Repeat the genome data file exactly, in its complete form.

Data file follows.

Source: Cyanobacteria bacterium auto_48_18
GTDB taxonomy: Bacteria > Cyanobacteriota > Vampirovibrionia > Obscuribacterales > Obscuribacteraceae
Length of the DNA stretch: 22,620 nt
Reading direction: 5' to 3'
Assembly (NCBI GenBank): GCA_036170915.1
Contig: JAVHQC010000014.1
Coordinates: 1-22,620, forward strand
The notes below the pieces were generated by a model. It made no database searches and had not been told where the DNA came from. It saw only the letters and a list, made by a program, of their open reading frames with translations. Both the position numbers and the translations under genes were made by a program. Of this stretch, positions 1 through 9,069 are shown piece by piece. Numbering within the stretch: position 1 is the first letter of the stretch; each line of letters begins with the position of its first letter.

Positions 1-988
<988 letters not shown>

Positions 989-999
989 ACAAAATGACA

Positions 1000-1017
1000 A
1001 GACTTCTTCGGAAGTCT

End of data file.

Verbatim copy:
Source: Cyanobacteria bacterium auto_48_18
GTDB taxonomy: Bacteria > Cyanobacteriota > Vampirovibrionia > Obscuribacterales > Obscuribacteraceae
Length of the DNA stretch: 22,620 nt
Reading direction: 5' to 3'
Assembly (NCBI GenBank): GCA_036170915.1
Contig: JAVHQC010000014.1
Coordinates: 1-22,620, forward strand
The notes below the pieces were generated by a model. It made no database searches and had not been told where the DNA came from. It saw only the letters and a list, made by a program, of their open reading frames with translations. Both the position numbers and the translations under genes were made by a program. Of this stretch, positions 1 through 9,069 are shown piece by piece. Numbering within the stretch: position 1 is the first letter of the stretch; each line of letters begins with the position of its first letter.

Positions 1-988
<988 letters not shown>

Positions 989-999
989 ACAAAATGACA

Positions 1000-1017
1000 A
1001 GACTTCTTCGGAAGTCT